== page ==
American Cancer Society https://www.cancer.org/.
Developing community partnerships is the key. This enables you to provide more comprehensive health and wellness services. Most colleges have strong alliances with outside healthcare agencies that help them to best meet the needs of students, staff, and faculty.
In conclusion, college campuses provide young people with the information, strategies, and supports that can serve as the foundation for a lifetime of healthy life practices, relationships, and resiliency. We can encourage students to make connections, access the services available, and experiment with new wellness practices can empower them to launch into the world as happy, healthy, and resilient adults. Ultimately, this benefits young people and also their families, friends, coworkers, and the communities in which they live.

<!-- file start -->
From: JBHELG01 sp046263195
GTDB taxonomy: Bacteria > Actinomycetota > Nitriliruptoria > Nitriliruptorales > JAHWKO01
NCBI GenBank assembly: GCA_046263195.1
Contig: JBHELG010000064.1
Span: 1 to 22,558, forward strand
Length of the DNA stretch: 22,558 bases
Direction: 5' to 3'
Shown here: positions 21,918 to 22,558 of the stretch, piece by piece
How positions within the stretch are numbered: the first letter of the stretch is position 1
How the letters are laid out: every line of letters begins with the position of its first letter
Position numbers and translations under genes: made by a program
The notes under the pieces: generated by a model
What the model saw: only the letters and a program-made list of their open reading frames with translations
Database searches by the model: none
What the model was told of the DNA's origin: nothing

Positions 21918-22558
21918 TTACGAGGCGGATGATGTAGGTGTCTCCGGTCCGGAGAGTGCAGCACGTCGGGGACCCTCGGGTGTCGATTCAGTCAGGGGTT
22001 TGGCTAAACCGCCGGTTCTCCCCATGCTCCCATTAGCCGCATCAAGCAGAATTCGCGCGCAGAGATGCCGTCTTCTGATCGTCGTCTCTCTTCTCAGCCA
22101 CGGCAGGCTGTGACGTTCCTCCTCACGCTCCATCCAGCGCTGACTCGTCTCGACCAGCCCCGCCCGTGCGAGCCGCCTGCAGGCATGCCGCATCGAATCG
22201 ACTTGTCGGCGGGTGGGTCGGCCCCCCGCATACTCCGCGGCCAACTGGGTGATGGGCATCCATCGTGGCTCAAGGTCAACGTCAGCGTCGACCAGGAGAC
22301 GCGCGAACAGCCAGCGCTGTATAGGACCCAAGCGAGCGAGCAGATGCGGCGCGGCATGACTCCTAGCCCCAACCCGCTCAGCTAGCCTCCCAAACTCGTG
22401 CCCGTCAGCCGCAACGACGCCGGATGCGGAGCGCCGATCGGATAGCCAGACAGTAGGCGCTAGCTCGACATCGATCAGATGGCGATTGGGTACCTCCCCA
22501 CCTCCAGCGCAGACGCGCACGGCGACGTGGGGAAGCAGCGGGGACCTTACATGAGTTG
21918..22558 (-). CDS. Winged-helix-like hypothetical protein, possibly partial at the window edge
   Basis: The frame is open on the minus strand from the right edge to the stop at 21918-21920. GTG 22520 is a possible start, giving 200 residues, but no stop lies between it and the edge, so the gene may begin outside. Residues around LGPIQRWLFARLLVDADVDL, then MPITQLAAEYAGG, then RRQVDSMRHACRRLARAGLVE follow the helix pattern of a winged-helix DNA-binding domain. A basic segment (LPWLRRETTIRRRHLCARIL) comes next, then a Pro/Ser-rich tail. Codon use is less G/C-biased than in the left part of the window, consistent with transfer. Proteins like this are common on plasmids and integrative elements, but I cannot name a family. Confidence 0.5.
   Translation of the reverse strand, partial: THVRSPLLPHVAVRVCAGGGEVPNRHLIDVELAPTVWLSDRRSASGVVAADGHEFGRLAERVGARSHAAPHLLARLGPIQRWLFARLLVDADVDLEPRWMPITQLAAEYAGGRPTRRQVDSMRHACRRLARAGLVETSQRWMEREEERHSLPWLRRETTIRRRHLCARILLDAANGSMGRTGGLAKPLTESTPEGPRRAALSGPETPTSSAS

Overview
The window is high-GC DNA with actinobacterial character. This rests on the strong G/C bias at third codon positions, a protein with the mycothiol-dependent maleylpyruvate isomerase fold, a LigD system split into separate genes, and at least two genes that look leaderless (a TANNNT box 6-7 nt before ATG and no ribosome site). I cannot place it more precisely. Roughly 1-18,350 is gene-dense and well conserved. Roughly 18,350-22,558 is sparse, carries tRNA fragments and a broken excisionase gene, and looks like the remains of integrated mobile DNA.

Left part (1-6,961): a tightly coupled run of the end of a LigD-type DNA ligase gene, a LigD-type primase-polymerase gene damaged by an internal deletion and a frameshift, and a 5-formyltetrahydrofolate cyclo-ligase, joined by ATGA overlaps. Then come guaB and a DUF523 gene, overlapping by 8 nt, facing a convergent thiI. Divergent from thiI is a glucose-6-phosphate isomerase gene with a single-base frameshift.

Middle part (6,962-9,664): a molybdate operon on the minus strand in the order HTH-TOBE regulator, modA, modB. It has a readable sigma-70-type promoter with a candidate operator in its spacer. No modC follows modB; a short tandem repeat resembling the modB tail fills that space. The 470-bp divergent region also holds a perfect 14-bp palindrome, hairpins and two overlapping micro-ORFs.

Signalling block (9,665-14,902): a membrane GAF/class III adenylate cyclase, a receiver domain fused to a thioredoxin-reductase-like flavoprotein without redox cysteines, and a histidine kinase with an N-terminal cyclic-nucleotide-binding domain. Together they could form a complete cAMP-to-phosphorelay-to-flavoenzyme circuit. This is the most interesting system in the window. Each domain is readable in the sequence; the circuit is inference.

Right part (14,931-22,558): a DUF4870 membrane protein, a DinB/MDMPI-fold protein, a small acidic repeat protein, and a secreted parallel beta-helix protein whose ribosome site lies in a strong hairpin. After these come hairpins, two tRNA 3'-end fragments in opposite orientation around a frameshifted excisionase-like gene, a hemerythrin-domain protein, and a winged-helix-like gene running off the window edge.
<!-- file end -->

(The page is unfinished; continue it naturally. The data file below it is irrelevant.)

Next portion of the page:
Tracey A. Smith, M,Ed., CTRS, owner of Wellness W.R.K.S. LLC is a Certified Recreational Therapist, Wellness Lifestyle Management Educator, and Trainer. She is also a Life Coach at Cheyney University of Pennsylvania. Enthusiastically, she provides wellness education programs, workshops, trainings, conferences & retreats to companies, schools and community organizations to promote self-care and well-being. She specializes in Workplace Wellness and team-building for remote employees. To learn more about Tracey and how you can bring her creative, experiential workshops and consultations to your agency or business, contact her at email@example.com or 215-605-3221 or visit her website [Insert link to: https://www.wellnesswrksllc.com/].